Yes Andy Savage is only five years older than Jules Woodson but he was in a position of power emotionally and spiritually over her. He was her youth pastor. Instead of driving her home, he drove her to a secluded spot, took his pants down and told her to perform oral sex on him, although not in such a clinical manner. The 17 year old says she thought he must love her if he wanted to be this intimate with her and she went along. She also went along when he started molesting her as she performed. At some point he ran out of the car, fell on his knees and was begging her to take this to "her grave." Now, maybe this speaks to why a 22 year old should not be in a pastoral position of power. The bible speaks about qualifications and says the person should not be new in the Lord. That aside, the system stepped in at that point with one focus -- protect Andy Savage. After Jules broke her silence with her youth group, the church powers realized they had a major problem on their hands if Jules kept talking so they shipped Andy out of the church and allowed him to just say something vague, like he had made mistakes and needed to move on. This left Jules of course to have to deal with this for the rest of her life. Savage went on to be a leader at Highpoint Church until he stepped down in 2018 because of the covered up incident coming to light and said amongst other thing:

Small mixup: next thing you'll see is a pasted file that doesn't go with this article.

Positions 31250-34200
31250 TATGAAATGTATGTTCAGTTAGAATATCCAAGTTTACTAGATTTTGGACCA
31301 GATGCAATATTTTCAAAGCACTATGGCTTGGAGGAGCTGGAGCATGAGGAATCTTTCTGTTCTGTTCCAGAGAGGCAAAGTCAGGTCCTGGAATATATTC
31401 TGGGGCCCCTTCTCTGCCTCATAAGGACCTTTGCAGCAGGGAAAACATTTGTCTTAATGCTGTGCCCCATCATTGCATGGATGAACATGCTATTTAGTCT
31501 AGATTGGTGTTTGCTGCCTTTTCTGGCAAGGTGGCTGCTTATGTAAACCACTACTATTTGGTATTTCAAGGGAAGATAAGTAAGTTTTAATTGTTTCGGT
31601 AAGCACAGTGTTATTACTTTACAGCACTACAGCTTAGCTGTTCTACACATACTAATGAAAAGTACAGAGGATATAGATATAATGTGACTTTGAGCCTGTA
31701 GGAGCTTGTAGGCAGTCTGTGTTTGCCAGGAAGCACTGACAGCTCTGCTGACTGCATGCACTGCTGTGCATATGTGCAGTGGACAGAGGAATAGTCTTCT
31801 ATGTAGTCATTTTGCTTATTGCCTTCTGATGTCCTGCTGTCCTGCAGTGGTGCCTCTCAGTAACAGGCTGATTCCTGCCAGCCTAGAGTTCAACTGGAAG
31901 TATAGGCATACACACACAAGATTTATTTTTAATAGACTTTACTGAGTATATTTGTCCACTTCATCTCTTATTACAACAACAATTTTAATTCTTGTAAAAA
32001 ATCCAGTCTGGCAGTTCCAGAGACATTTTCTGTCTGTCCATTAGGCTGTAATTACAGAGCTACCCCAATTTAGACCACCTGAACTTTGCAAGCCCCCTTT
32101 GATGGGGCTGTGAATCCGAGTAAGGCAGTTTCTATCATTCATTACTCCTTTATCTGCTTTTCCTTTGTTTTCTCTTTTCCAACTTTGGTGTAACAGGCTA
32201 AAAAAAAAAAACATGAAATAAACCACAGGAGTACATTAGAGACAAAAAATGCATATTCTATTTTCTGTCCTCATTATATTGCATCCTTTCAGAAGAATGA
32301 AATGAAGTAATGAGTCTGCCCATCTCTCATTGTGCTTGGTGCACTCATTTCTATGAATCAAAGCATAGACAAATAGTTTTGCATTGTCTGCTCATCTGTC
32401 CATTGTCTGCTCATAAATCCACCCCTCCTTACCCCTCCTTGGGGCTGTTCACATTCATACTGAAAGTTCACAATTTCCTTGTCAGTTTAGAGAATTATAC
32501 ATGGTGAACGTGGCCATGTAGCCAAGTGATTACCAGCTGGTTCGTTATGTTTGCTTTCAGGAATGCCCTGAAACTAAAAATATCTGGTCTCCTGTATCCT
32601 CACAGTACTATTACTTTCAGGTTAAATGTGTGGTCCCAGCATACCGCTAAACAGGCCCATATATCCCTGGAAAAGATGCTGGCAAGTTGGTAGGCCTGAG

'"When Jules cried out for justice, I carelessly turned the topic to my own story of moral change, as if getting my own life in order should help to make up for what she went through and continues to go through," said Savage, who acknowledged for the first time that he took advantage of Woodson without her consent in what he called an "abuse of power." "I agree with Jules that, of all places, we as the Church should be getting this right," Savage said, adding: "After much prayer and counsel, I now believe it's appropriate for me to resign from my staff position at Highpoint Church and step away from ministry in order to do everything I can to right the wrongs of the past."' -- Andy Savage